Network Solutions Recovers After DDoS AttackCustomers still report ongoing outages in wake of last week's attacks.
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Network Solutions said it's fully mitigated a distributed denial of service (DDoS) attack that compromised some services last week, and that attack volumes against the company had returned to normal.
"We experience DDoS attacks almost daily, but our automatic mitigation protocols usually handle the attacks without any impact to our customers," said John Herbkersman, a spokesman for Network Solutions' parent company, Web.com, via email. Network Solutions manages more than more than 6.6 million domains, provides hosting services, registers domain names and also sells SSL certificates, among other services.
But Monday, some customers reported still experiencing domain name server (DNS) and website updating difficulties that dated to the start of the DDoS attacks. The company, however, disputed those claims. "Some customers may be experiencing issues, but they are not related to last week's DDoS attack," said Herbkersman.
[ Are distributed denial of service -- DDOS -- attacks increasing? Read DDoS Attack Bandwidth Jumps 718%. ]
The DDoS attacks began last week, with Network Solutions at first reporting that "some Network Solutions hosting customers are reporting latency issues," according to a "notice to customers who are experiencing hosting issues" posted to the company's website on Tuesday, July 16. "Our technology team is aware of the problem, and they're working to resolve it as quickly as possible. Thank you for your patience," it said.
As the week continued, the company posted updates via Twitter and to its Facebook page. By Wednesday, it said that the outages were due to a DDoS attack "that is impacting our customers as well as the Network Solutions site." It said that the company's technology staff were "working to mitigate the situation."
Later on Wednesday the company declared via Twitter: "The recent DDOS attack affecting customers has now been mitigated. Customer websites should be resolving normally. Thanks for your patience."
The Network Solutions website wasn't available or updateable for the duration of the attacks. But that wasn't apparent to all customers, who might not have turned to Facebook and Twitter seeking updates about the company's service availability. One InformationWeek reader, who emailed Friday, accused Network Solutions of being less than forthcoming about the fact that the outages were being caused by a DDoS attack, "which they acknowledged only when calling them," after he found only the "notice to customers who are experiencing hosting issues" post on the company's site. "They have been trying to bury it," he alleged. "Some sites were down for the entire day."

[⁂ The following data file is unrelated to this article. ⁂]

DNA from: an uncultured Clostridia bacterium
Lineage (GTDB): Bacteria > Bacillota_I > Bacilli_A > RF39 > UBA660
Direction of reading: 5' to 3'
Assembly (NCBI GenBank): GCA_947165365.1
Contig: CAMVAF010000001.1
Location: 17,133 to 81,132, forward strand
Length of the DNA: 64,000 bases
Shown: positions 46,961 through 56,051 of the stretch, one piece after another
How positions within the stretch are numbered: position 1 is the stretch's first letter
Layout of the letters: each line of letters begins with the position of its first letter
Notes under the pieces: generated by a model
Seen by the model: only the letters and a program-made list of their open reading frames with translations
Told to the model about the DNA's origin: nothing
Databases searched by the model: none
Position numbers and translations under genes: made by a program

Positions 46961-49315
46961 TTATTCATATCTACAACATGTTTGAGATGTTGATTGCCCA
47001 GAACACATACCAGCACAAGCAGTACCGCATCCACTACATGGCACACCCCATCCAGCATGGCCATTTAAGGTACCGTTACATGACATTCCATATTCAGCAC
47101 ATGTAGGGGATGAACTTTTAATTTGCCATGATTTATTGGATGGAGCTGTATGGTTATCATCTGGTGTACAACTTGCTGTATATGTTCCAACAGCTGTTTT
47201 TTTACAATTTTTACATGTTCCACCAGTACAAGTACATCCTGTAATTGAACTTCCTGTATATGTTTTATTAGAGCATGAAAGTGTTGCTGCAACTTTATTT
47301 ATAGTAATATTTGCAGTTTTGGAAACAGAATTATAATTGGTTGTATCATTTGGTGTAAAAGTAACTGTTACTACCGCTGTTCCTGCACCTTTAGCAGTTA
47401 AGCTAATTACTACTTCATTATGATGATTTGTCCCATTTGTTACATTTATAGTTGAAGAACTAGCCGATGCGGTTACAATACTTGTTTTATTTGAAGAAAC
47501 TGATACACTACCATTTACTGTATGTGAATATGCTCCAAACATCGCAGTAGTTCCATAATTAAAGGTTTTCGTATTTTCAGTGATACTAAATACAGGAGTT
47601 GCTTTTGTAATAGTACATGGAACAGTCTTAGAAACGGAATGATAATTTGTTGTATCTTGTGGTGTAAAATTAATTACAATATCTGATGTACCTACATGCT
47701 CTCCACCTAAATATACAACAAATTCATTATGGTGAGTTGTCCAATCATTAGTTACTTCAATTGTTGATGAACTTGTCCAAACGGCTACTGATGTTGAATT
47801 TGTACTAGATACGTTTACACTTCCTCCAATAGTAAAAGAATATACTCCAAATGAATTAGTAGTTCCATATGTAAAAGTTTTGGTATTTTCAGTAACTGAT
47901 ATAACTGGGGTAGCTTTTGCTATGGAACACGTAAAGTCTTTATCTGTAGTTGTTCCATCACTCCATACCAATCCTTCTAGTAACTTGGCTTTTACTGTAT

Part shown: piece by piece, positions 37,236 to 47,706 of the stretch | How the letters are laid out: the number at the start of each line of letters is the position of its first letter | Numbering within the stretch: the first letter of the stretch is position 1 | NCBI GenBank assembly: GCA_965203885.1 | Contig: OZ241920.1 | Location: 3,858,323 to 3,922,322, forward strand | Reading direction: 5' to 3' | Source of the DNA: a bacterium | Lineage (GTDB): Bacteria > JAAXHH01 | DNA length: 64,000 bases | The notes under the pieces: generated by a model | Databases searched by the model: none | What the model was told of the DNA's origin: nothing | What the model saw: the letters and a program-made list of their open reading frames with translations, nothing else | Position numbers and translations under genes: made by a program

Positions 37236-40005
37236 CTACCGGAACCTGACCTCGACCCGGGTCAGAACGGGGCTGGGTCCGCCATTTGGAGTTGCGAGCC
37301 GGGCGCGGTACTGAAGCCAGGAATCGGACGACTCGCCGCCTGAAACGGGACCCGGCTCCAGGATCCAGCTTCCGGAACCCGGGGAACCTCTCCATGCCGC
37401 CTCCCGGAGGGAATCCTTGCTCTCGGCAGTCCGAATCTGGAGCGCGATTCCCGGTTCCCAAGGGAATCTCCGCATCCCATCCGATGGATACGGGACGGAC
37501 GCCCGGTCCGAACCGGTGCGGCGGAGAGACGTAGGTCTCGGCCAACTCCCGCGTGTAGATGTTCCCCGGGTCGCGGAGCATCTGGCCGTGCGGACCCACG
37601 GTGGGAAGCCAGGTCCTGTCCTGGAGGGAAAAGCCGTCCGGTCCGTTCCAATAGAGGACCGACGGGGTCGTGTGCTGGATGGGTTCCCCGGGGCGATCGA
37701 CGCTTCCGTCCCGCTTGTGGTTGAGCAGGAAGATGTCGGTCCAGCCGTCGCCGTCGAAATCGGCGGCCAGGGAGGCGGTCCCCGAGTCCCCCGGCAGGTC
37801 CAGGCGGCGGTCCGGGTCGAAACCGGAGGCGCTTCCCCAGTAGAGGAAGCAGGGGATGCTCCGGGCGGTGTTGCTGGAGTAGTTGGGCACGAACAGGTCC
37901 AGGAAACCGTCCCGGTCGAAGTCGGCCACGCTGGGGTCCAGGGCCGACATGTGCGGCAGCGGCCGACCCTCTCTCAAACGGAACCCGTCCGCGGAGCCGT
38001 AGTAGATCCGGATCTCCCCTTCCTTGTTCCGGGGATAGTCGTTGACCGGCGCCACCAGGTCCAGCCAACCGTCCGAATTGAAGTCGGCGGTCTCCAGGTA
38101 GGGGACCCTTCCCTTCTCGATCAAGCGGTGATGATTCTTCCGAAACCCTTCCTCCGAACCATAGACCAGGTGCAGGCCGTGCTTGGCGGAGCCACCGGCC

Herbkersman brushed off the criticism. "In addition to Facebook, we communicated via the Network Solutions' website and via Twitter," he said. "We also responded directly to customers who called our customer service team and those who contacted us via social media channels."
Friday, the company did publish a fuller accounting of the outage to its website. "Earlier this week, Network Solutions experienced a distributed denial of service (DDoS) attack on its servers that affected our customers. The Network Solutions technology team quickly identified the issue and implemented measures to mitigate the attack," read a statement posted to the company's site and cross-referenced on its Facebook page. "We apologize to our customers who were impacted."
"Are we getting refunded some money because of your 99.99% uptime guarantee?" responded one member via Facebook. "Feel free to call our support team and they will be happy to discuss," came a reply from Network Solutions.
Customers might have had to contend with more than just the DDoS attack. A Tuesday Facebook post -- since deleted, which the company said it made to help direct customers to more recent information about the DDoS-driven outages -- drew comments from customers reporting DNS issues. "There were multiple reports on the July 16, 2013 Facebook thread that appear to indicate customer DNS records were corrupted before the DDoS induced outage," Craig Williams, a technical leader in the Cisco Systems threat research group, said in a blog post.
The one-two punch of domain name resolution difficulties and a DDoS attack could have left numerous sites inaccessible not just during the attack, but in subsequent days, as the company attempted to identify the extent of the damage and make repairs in subsequent days.
Last week's DDoS attack was the second such attack for Network Solutions customers in less than a month. "In [the] previous outage, domain name servers were redirected away from their proper IP addresses," said Williams. In that case, however, at least some of the DNS issues appeared to be "a result of a server misconfiguration while Network Solutions was attempting to mitigate a DDoS attack."
Herbkersman, the Web.com spokesman, said last week's outages were entirely driven by the DDoS attacks, rather than the company's response to those attacks.